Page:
The new amendments to annex I of the MARPOL convention introduced a ninth chapter on the ‘Special Requirements for the Use or Carriage of Oils in the Antarctic Area’, where the Antarctica area is defined as “the sea south of latitude 60 degrees south.” The new chapter notes that ships may no longer use heavy oil fuel in the Antarctic area. ‘Heavy oil fuel’ is defined in article 43 of the MARPOL convention as crude oils, here defined as oils that have a density at 15°C which is higher than 900 kg/m3, or other oils that have a density at 15⁰C higher than 900kg/m3 or a kinematic viscosity at 50°C higher than 180mm2/s, as well as bitumen, tar and their emulsions. These heavy fuel oils are considered to be highly hazardous to the Antarctic environment as any spill would break down extremely slowly in such cold conditions, and changes to the Antarctic climate will makes potential clean-up operation particularly hazardous. According to the UN News Center the new regulations mean that ships using lower grade fuels will have to switch to higher grade fuel types while they are in the Antarctic region. However, the International Maritime Organization (IMO) also notes that vessels “engaged in securing the safety of ships or in a search-and rescue operation” are exempt from this rule.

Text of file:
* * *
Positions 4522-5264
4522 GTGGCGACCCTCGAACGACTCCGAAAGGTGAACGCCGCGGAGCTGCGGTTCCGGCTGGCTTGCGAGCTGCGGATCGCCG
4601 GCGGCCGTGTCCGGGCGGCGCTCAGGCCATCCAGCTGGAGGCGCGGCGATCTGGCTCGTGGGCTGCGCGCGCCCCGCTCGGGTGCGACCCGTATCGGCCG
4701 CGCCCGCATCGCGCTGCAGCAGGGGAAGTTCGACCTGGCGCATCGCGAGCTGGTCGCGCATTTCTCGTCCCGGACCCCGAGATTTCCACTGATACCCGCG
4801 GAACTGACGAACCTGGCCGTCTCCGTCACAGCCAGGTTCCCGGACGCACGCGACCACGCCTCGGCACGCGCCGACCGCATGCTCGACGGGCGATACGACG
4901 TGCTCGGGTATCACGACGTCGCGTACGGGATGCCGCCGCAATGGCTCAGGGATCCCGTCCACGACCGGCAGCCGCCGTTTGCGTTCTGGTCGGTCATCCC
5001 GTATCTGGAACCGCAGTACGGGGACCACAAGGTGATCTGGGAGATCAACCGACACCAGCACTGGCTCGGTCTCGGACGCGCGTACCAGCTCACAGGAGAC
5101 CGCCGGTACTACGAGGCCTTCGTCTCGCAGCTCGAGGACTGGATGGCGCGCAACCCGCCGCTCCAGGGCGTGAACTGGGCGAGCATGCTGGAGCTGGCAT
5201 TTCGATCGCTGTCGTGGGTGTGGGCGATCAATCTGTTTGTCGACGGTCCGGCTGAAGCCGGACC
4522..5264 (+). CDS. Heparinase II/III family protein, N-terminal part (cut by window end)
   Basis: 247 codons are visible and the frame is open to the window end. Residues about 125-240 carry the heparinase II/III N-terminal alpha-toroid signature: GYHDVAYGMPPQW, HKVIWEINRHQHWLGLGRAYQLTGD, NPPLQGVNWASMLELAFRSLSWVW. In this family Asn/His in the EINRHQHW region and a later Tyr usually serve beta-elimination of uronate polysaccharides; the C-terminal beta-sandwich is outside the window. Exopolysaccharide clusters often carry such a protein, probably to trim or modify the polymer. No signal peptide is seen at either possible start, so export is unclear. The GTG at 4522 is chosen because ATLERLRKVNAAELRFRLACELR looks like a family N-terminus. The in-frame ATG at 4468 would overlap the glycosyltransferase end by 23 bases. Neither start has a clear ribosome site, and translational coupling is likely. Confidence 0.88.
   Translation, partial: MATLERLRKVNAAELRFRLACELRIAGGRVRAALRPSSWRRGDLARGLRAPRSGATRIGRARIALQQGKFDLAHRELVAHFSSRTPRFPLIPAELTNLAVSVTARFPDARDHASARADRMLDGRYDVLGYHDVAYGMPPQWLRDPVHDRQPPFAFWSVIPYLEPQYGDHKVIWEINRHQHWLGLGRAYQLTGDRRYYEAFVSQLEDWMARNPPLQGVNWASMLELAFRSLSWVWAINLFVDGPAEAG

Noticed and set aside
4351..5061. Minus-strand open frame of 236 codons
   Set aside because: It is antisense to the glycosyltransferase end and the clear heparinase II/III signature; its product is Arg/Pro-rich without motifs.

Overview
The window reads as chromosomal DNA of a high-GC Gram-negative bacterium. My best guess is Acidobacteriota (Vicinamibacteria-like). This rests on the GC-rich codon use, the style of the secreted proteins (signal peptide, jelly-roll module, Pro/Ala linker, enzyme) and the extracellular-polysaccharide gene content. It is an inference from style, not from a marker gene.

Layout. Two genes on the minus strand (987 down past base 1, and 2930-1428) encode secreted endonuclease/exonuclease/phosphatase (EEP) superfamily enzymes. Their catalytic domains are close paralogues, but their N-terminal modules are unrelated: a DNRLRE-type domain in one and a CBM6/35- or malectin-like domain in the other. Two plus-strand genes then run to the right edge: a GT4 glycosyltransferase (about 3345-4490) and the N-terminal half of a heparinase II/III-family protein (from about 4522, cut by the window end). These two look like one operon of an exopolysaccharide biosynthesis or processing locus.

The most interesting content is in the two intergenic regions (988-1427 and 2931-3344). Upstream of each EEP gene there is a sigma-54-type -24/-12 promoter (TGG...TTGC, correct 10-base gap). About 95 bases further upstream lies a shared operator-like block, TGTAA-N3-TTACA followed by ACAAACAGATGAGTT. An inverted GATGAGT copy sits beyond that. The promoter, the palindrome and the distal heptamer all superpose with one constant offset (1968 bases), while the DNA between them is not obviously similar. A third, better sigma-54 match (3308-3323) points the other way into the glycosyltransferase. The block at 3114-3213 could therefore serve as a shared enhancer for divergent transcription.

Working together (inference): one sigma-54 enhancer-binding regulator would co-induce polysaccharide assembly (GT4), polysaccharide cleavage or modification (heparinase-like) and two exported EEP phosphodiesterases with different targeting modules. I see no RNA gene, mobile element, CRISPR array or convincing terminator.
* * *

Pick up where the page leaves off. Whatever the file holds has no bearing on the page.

The new amendments to annex VI of the MARPOL convention aim to curb the emission of air pollutants by establishing a North American Emission Control Area (ECA). Ships within this area will have to adhere to more stringent controls on the emission of sulphur oxides (SOx) and nitrogen oxides (NOx) than the current global standard. The new amendments to Annex VI will enter into force 12 months after 1 August 2012, when the ECA is formally established. At present there are two existing ECAs, one in the Baltic Sea, and the other in the North Sea, both of which regulate SOx emissions. Preliminary results from the US Environmental Protection Agency (EPA) suggest that the ECAs help increase air quality thereby providing health benefits which, according to the EPA, outweigh the economic impact associated with an ECA. Recognising that ship emissions are a significant concern, and are only expected to get worse without further action, the US EPA had been pursuing the establishment of a North American ECA to improve national air quality as a part of the EPA’s three-part program to address shipping emissions.